Pakistani Kasab guilty of 26/11, Indians absolved (Roundup)

May 3rd, 2010 - 8:25 pm ICT by IANS  

P. Chidambaram Mumbai, May 3 (IANS) It was closure for India’s most wounding terror attack Monday with a special court pronouncing Pakistani national Ajmal Amir Kasab guilty on 86 counts for the 26/11 strike while acquitting the two Indian co-accused - Fahim Ansari and Sabauddin Ahmed.
Winding up the yearlong trial into the Nov 26-28 terror siege of Mumbai that ended with 166 people being killed and 244 injured, Special Judge M.L. Tahalyani also found the involvement of 20 Pakistanis. Amongst them were Lashkar-e-Taiba commander Zakiur Rehman Lakhvi, Hafiz Saeed and Abu Hamza.

Kasab, 23, the lone Pakistani captured alive after the Mumbai carnage, was held guilty on 86 counts, including murder and waging war on the Indian state. He listened attentively with his head bowed while Tahalyani read out the 1,522-page verdict for almost three hours in a specially built courtroom in the high-security Arthur Road Jail.

His conviction was based on CCTV footage showing him striding across the Chhatrapati Shivaji Terminus with an AK-47 and a backpack. The prosecution had called 653 witnesses to testify against the LeT operative born to poverty in a village in Pakistan’s Punjab province.

The judge ruled that Kasab was guilty of directly killing seven people and a total of 59 along with associate Abu Ismail, who was shot dead after running into a police picket at Girgaun Chowpatty early Nov 27 - shortly after the terror assault began in the heart of India’s financial capital on the night of Nov 26.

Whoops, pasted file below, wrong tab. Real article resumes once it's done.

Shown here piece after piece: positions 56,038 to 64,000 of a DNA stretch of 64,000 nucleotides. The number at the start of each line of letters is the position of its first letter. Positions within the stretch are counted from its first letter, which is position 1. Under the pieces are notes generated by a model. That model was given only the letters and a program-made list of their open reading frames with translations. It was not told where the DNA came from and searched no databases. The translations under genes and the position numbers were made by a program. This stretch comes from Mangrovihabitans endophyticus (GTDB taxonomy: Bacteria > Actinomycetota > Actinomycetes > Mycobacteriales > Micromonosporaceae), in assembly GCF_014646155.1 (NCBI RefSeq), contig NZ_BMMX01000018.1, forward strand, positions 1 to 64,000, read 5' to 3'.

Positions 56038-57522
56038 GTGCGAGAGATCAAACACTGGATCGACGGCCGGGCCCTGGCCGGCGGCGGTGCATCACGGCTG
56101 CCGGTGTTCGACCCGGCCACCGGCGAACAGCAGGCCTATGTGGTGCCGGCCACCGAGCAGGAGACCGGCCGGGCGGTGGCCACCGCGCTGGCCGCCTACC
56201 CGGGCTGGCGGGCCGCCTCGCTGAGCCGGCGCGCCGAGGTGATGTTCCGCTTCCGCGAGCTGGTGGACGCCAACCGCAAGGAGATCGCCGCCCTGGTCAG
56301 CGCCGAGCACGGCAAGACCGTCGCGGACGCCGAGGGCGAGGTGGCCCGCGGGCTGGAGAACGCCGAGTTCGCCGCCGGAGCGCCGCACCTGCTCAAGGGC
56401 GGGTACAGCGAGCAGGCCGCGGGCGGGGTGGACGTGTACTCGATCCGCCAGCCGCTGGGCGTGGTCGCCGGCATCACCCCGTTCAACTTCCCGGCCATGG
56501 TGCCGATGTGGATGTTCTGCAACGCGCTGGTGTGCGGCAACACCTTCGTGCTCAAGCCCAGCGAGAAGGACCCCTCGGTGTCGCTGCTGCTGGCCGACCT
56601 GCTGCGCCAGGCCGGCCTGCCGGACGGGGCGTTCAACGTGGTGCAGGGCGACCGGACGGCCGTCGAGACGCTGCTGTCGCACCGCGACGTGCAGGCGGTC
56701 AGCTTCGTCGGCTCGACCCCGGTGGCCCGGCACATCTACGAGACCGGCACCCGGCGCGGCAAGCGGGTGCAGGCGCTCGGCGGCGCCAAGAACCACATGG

Kasab, facing a possible death sentence, sat through the hearing quietly, witnesses said, but broke down after the judge explained what the verdict meant.

The process of sentencing will begin Tuesday.

Indians Ansari, 36, and Ahmed, 25, were also in court and showed no emotion as they were absolved of involvement. The duo - Ahmed from Goregaon in Mumbai and Ahmed from Madhubani in Bihar — had been charged with conspiracy by preparing maps of the targeted locations and handing them to LeT operatives.

While Law Minister M Veerappa Moily in New Delhi extolled the trial as a “victory for the judiciary, a victory for the country”, his colleague, Home Minister P. Chidambaram said it underlined that India was a “country governed by rule of law”.

“The judgment is itself a message to Pakistan that they should not export terror to India…,” Chidambaram told reporters and added that the acquittal showed the “independence and integrity” of the Indian judicial process.

Special Prosecutor Ujjwal Nikam said the acquittal would be challenged in the higher courts. He maintained that Ansari and Sabauddin were “notorious terrorists” and active members of the LeT.

Maharashtra’s Home Minister R.R. Patil said the duo, had got the “benefit of doubt”. “However, after the final judgment is received, the government will take appropriate steps in the matter.”

The judge also accepted the 42-page confession Kasab had given after his arrest.

Kasab was charged on 86 counts, under various sections of the Indian Penal Code. Besides, he faced charges under the Explosives Act, the Arms Act, the Passport Act, the Prevention of Damage to Public Properties Act, the Customs Act, the Explosive Substances Act, the Bombay Police Act, the Foreigners Act and the Unlawful Activities (Prevention) Act.

The 60-hour audacious attack that began on the night of Nov 26, 2008 and went on till the afternoon of Nov 29, 2009 was carried out by 10 Pakistani terrorists, including Kasab.

They targeted sites like the Chhatrapati Shivaji Terminus, the Taj Mahal Palace and Tower Hotel, Hotel Oberoi-Trident, the Cama Hospital and the Chabad House, a Jewish prayer centre, and the popular hangout Leopold Café.

Almost 18 months later, survivors and family members of those who were killed said judgment day had left them satisfied.

Most were rooting for death sentence. Deepak, son of assistant sub-inspector Balasaheb Bhonsale who was killed, said: “No pity should be taken on him. His death is the only way to pay tribute to those policemen who laid their lives fighting the terrorists.”

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